- Black Olives
- Green Olives
- Roasted Red Peppers
- Canned Chiles
- Canned Mushrooms
6. The spice jar
Adding dried herbs and spices to jarred pasta sauce can elevate the flavor of the marinara and/or completely transform it. Sure, the standard, basil, oregano, marjoram and bay leaf are fine. But add some crushed red pepper flakes or even a pinch of cayenne for a spicy, irresistible heat. Also, try crushed whole fennel seed to bring out a soft Italian anise flavor. Add the spices to the vegetables and gently sauté until the aromas start to permeate.
Note: if you’re adding extra chopped garlic to your sauce (and I’d highly recommend it) add it with the dried herbs and spices. It only needs a minute to become fragrant and if chopped garlic is added too early with the veg, it can burn.
7. The wino and I know…
A few glugs of wine (red or white), or other alcohol adds depth of flavor to a jarred pasta sauce. For wine, use a brand that you like to drink. It doesn’t have to be overly expensive, just a decent table wine. Use about 1/3 to 1/2 cup for the sauce.
Pro Tip: I pour the wine directly into the pasta sauce jar, seal the lid and give it a shake. The wine will loosen any remnants of marinara sauce from the jar so you can pour it directly into the pasta sauce with the wine all at once.
You can also use fortified wines like sherry, vermouth or marsala, however you’ll want to add them in smaller quantities, about 1-2 tablespoons at a time, until you have the flavor you like.
8. Moo-ve over
Plain jarred pasta sauce can be transformed into a rich, creamy, lush sauce with… you guessed it. Cream. Add whipping cream (regular or heavy) to a store-bought marinara and simmer at a moderate simmer until it thickens. Heavy whipping cream is stable enough that it won’t break down when heated. Half and half has a lower fat content and isn’t as rugged, so if you’re going that route, wait until you’ve pulled the sauce off the burner before stirring it in. Use about 1/2 cup for 24 ounces of jarred spaghetti sauce.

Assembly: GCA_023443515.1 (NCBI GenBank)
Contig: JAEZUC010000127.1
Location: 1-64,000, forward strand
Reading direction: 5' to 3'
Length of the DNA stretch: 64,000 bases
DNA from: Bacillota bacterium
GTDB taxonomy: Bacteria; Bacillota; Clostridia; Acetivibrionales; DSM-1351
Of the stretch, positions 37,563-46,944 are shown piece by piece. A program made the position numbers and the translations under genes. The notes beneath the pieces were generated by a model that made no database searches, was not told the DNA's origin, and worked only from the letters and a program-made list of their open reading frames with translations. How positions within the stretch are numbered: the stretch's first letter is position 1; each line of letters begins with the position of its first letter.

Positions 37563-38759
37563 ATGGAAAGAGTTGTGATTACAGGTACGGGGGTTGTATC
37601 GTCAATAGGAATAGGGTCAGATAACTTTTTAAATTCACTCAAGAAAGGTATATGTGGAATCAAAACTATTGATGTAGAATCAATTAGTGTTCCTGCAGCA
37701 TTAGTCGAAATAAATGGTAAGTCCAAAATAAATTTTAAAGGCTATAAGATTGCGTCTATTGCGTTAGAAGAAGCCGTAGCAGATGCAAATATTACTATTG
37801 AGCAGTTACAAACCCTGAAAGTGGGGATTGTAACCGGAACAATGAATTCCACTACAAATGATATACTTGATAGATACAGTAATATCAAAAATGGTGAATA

9. Let’s talk cheese
If you’ve got a leftover rind of parmesan, pecorino romano or other end-piece remnants of hard Italian cheese, you can toss it into your sauce to simmer (just be sure to fish it out before serving). The rind adds a bit more umami depth to any pasta sauce (or soup).
Of course you can always garnish your pasta with extra cheese. Go with the standard grated parmesan and pecorino or take the fresh approach and top your doctored up pasta sauce with chunks of fresh mozzarella or a spoonful of ricotta for a taste of homemade.
10. Fresh herbs
Adding fresh herbs to the sauce as it simmers or afterwards as a garnish, elevates the freshness factor. For simmering, I’d recommend fresh thyme, basil or parsley. You can use fresh oregano, but add it in a small amount ~ 1/2 -1 teaspoon, because fresh oregano can be overpowering. Rosemary is a little too pungent and piney for tomato sauce in my opinion, but if you like it, use it sparingly. Garnish your doctored jarred pasta sauce with fresh basil, parsley or both.
11. Give it a little time
Once your sauce is assembled, give it 20 or 30 minutes to simmer at a medium low heat, so the flavors have a chance to marry. Stir the pot occasionally, but keep it covered while it’s cooking. That little bit of simmer time will definitely enhance your pasta sauce and emphasize that chunky homemade flavor.
12. Sea food? Eat it!